La Vang and Le Sword

On this day in 1798, in the midst of a brutal persecution, Our Lady, holding her Son and with two angels at either side, appeared to a group of Vietnamese Catholics, who had fled to the rain forest to hide, and where many fell seriously ill. Like the good mother she is, Our Lady instructed them to make tea out of a specific leaf which would keep them healthy and hale. She also said that prayers would be answered in that spot, leading to devotion to Our Lady of La Vang, which has given life to the Church in Vietnam, an officially Communist dictatorship, but where the Church still has life, as she always will.

And on this day in my own native British Isles, in 1549 some zealous Catholics in the south of England took up arms in the Battle of Sampford Courtenay to resist the imposition of the new-fangled Protestant prayer book. Our modern minds might quibble – a war over a prayer book? – but those Catholics knew what they were about: Lex orandi, lex credendi, lex vivendi – the law of praying is the law of believing is the law of living. Or, we live and believe as we pray. And if prayer goes off the rails, not least public liturgical prayer, then, quite literally, everything else goes to hell. As Cardinal Manning said to a young Hilaire Belloc, all disputes are ultimately theological, which was in turn echoed by Chesterton, who said that all wars were, in the end, religious.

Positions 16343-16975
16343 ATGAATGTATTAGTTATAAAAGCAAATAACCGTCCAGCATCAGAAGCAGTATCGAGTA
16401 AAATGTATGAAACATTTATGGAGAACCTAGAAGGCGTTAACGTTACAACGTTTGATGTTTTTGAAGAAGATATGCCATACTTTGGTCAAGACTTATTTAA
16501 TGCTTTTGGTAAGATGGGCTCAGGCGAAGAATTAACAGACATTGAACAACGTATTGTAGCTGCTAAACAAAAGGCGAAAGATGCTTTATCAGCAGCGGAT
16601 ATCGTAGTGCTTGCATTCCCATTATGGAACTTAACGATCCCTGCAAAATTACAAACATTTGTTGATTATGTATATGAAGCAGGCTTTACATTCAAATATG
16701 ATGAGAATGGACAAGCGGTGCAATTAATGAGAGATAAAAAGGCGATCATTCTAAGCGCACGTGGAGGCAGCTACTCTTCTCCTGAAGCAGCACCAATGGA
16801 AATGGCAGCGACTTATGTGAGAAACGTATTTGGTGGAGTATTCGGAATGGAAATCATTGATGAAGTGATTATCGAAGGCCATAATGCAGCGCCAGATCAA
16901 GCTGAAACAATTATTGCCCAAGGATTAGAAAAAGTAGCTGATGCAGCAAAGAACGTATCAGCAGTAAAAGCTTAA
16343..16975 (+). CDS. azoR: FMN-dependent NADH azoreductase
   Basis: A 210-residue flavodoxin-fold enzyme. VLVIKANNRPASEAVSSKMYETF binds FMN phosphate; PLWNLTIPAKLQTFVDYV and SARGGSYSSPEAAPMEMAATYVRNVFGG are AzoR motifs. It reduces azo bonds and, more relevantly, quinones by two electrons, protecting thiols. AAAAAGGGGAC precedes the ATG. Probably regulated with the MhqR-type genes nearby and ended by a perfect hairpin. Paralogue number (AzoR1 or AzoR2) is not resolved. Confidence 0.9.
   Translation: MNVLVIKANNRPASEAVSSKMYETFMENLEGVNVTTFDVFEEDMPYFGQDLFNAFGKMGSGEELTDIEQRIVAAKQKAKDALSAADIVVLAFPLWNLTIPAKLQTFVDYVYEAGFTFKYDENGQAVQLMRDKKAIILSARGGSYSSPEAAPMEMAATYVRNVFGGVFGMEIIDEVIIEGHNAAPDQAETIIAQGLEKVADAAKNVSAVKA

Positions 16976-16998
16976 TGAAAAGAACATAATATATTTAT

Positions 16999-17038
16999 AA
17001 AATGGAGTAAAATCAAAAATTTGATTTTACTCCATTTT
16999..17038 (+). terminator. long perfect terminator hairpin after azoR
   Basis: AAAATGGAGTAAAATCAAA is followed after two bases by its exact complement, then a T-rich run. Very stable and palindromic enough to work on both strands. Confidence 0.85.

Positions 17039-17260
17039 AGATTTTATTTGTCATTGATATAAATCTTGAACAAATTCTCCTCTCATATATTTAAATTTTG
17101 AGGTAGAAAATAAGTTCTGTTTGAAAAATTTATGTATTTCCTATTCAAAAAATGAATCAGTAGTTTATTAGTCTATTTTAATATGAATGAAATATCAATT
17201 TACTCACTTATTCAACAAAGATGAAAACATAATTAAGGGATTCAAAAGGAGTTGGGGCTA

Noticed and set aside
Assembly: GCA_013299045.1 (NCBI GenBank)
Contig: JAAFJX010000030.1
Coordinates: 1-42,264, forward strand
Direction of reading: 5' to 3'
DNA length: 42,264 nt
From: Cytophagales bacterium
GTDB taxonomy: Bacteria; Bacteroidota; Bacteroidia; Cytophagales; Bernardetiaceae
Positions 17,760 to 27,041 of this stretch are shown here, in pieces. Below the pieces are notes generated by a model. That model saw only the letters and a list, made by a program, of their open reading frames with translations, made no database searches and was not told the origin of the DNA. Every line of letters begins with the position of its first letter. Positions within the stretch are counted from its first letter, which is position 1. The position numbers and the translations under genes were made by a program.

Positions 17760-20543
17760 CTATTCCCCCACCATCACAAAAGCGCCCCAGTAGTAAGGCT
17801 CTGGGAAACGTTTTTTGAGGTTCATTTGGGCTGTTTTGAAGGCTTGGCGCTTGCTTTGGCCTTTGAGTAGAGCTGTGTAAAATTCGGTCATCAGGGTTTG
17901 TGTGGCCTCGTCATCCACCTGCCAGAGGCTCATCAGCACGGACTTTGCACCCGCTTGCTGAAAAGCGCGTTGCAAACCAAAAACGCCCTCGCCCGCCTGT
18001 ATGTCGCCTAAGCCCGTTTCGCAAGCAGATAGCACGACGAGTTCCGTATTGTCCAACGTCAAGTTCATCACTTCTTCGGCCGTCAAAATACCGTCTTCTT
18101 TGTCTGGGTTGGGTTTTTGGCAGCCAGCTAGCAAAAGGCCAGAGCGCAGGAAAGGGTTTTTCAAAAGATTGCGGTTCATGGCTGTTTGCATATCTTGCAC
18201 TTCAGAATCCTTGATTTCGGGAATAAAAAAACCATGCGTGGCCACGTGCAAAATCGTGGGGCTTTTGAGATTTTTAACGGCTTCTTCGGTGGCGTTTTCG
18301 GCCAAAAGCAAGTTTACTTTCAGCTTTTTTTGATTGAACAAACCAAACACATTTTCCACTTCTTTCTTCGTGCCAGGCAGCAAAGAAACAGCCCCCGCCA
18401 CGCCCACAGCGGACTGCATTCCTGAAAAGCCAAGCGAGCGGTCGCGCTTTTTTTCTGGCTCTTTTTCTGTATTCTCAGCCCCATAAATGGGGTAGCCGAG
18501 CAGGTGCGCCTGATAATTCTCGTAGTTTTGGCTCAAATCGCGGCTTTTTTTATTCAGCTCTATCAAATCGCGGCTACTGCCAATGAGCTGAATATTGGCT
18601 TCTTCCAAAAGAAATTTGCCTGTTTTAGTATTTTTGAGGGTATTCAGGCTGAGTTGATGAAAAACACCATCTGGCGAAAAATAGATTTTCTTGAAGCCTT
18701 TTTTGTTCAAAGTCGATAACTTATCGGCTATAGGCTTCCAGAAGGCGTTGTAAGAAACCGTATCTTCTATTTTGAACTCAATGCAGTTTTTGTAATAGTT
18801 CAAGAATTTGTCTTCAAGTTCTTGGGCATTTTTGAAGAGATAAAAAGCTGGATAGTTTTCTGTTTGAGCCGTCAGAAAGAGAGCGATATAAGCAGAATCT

This is not to say that we impose the Faith by the sword but, at times, we must defend our Faith, and those of the Faith, with such – at least, with the sword of truth, and the armour of righteousness.

He said to them, “But now, let him who has a purse take it, and likewise a bag. And let him who has no sword sell his mantle and buy one. (Luke 22:36)

On this day also Prospero Lambertini was elected as Pope Benedict XIV in 1740, one of the most learned Popes of modern times. A perusal of his life shows what good can be done via the papal office, who saw the Church through the head anti-religious days of the so-called ‘Enlightenment’. We may hope for better days ahead. God is in charge, and will see us through what battles there be.